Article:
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It’s All About Me – Again

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Aaron Dickinson reminded me of something that always leaves me a little let down. The end of the transaction.

We work extremely closely with our clients, spending a great deal of time with them. We learn about their families, jobs, finances, personal preferences, even their favorite tv shows. We’re creating a relationship, a bond, a trust.

In order to find just the right house, we need to know if they like to garden. Do they have a dog? Big dog? Inside or outside dog? What do they do for a living? How far will they be commuting? Or do they need a home/office? Maybe they bring home a work vehicle. Do they cook and have a lot of gadgets? Do they prefer a gas or electric stove? Do they have one car or two? Have they purchased/sold a home before? Do they enjoy the negotiation process or is it going to keep them up all night? The questions go on and on. Why?

Realtors always have a dilemma: are we providing to much information or not enough? It’s important for the client to be educated, not overwhelmed. They should be comfortable in making decisions, know they’re in control of the process and understand what’s happening and why, know what’s normal for a purchase or sale, and know what the options are in each situation.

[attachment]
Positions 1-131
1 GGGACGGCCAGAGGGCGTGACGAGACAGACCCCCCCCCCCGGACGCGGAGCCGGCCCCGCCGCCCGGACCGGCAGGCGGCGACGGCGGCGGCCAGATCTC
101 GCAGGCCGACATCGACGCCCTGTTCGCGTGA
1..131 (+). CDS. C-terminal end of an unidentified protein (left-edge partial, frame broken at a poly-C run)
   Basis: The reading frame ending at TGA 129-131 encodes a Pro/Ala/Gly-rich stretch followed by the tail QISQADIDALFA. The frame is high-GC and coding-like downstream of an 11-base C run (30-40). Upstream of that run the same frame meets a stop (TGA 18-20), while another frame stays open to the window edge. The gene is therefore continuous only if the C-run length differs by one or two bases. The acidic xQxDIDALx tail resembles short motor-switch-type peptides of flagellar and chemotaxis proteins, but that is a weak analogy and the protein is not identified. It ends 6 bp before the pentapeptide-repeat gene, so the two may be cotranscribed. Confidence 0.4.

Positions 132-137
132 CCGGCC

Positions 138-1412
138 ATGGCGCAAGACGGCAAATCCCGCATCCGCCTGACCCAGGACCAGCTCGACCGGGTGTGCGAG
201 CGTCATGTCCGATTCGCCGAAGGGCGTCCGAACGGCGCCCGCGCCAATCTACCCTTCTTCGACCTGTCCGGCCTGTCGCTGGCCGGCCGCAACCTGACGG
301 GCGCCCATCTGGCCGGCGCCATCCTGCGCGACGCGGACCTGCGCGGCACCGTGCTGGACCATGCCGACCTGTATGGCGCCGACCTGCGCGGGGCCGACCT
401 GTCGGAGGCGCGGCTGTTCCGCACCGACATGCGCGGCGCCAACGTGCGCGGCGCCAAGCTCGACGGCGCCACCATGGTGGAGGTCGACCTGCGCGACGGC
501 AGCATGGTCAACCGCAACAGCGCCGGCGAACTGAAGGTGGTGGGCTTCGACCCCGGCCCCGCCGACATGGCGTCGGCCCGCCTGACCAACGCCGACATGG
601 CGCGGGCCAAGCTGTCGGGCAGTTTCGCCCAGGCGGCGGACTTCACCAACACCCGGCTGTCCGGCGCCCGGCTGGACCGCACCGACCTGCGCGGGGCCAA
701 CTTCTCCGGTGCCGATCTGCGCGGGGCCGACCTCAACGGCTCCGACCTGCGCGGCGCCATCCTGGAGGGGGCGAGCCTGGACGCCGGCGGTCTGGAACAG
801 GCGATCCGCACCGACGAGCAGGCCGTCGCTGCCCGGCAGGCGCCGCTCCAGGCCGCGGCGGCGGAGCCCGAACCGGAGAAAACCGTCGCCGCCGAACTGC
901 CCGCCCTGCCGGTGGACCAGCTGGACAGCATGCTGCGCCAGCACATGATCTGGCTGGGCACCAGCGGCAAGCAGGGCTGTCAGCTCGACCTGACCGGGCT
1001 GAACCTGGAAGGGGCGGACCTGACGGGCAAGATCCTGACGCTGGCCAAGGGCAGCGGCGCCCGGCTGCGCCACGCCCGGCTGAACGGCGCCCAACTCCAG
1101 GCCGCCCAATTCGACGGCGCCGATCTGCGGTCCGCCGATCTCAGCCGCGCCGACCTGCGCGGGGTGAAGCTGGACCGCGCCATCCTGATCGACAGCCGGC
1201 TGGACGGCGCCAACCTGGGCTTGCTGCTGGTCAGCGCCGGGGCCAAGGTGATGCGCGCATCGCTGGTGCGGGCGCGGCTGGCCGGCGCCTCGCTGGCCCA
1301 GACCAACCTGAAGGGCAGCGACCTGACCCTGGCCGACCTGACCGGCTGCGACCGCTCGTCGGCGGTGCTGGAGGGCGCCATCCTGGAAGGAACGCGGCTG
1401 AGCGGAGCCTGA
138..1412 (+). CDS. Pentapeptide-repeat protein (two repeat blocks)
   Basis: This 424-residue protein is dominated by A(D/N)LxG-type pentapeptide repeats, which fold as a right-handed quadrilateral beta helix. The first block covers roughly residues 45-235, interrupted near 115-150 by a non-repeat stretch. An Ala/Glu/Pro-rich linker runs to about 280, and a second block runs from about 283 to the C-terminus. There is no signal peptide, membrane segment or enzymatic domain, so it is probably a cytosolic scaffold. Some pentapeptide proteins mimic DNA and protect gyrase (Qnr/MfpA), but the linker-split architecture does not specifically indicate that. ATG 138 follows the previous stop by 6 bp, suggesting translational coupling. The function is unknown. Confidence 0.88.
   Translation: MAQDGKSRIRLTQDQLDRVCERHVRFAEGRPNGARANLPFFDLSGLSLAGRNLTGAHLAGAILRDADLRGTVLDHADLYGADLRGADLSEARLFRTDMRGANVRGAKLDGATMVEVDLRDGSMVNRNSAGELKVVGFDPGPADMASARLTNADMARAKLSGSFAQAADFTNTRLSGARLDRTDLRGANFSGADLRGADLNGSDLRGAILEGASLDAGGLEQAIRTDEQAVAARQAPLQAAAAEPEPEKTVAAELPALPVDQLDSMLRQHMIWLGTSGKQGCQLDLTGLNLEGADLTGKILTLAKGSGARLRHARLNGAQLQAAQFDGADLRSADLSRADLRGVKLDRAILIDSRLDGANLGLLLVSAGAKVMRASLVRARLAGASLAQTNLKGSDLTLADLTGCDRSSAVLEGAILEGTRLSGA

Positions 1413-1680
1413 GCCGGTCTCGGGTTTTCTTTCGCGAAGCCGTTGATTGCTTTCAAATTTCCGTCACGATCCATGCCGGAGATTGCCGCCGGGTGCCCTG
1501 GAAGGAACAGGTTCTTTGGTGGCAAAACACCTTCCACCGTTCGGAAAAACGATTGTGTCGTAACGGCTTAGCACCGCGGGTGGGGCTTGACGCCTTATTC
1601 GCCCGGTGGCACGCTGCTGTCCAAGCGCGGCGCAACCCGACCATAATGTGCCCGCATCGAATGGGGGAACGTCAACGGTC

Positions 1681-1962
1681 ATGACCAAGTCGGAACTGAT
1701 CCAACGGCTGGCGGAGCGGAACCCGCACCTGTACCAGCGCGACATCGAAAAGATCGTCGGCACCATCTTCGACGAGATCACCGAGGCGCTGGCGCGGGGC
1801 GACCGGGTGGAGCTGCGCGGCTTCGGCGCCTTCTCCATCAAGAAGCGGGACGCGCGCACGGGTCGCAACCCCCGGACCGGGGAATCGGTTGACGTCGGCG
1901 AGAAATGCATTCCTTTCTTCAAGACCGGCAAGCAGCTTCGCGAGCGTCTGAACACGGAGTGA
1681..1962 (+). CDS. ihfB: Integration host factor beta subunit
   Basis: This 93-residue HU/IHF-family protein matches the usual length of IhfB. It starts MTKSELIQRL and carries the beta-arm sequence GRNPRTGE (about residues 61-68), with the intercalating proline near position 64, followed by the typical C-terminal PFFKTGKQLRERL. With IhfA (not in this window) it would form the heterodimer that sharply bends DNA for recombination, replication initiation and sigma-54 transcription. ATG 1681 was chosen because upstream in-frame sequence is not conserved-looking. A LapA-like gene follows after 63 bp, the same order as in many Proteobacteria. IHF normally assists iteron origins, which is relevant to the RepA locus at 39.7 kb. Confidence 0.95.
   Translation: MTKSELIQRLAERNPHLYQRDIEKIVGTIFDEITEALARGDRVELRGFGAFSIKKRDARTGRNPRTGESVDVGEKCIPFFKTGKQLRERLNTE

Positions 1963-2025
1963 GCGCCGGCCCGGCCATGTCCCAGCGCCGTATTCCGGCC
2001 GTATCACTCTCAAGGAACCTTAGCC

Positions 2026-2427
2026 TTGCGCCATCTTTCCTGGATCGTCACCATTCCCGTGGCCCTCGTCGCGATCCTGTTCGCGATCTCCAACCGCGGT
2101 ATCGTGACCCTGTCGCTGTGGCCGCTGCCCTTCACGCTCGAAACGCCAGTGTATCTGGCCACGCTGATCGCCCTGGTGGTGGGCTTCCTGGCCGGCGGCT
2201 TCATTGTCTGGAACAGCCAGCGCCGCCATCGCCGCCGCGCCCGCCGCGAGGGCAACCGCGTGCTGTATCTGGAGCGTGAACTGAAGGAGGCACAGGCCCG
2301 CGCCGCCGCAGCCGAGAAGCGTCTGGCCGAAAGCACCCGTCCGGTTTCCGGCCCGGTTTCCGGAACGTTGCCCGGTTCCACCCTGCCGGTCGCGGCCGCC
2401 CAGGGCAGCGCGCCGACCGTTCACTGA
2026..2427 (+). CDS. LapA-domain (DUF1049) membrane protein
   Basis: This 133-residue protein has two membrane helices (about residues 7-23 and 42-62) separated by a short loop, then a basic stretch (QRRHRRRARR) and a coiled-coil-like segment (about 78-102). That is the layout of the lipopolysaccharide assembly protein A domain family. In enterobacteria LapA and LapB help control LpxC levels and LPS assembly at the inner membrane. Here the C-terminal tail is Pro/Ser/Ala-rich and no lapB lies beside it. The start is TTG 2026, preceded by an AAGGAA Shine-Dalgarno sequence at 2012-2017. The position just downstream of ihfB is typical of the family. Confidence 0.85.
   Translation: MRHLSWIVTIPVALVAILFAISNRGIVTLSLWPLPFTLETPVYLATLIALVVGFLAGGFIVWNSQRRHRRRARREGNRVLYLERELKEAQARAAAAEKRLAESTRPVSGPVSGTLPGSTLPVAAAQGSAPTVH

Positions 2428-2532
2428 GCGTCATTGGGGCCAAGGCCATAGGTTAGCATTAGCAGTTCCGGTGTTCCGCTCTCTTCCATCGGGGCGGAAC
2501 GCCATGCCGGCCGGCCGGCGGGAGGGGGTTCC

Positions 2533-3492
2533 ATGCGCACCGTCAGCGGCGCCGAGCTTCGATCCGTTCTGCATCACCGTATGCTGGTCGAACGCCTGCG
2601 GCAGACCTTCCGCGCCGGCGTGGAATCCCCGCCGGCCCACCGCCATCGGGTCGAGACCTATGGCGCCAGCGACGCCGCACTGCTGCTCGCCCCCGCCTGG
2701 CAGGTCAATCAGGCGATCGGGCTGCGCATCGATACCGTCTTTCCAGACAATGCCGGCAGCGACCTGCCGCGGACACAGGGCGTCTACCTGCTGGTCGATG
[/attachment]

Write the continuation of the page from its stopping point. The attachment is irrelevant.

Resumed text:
We’ve got the criteria. The next challenge begins. Now we have to put it into a tangible property in the right price range, location and condition. That house isn’t always available. We’ve gotten to know the client and now it becomes a concern of them becoming disappointed. We want them to not only be happy with our services but be happy with the process. If they see too many houses they don’t like, it becomes discouraging and frustrating.

We find the one. We review the disclosures and there’s something unappealing about them. Nope, it’s not the one. The process starts all over. By now I know them even better. We’re a team. We’re working toward a common goal. The stakes are really high. If I make a blooper now, it could ruin all the trust I’ve worked so hard to build. And the client is out all of the time and commitment they’ve invested believing that I could do the job for them.

Right from the beginning, I’m fighting an uphill battle. I have to prove that I’m not the same as Aunt Patty’s realtor in Florida who cheated her out of her life savings.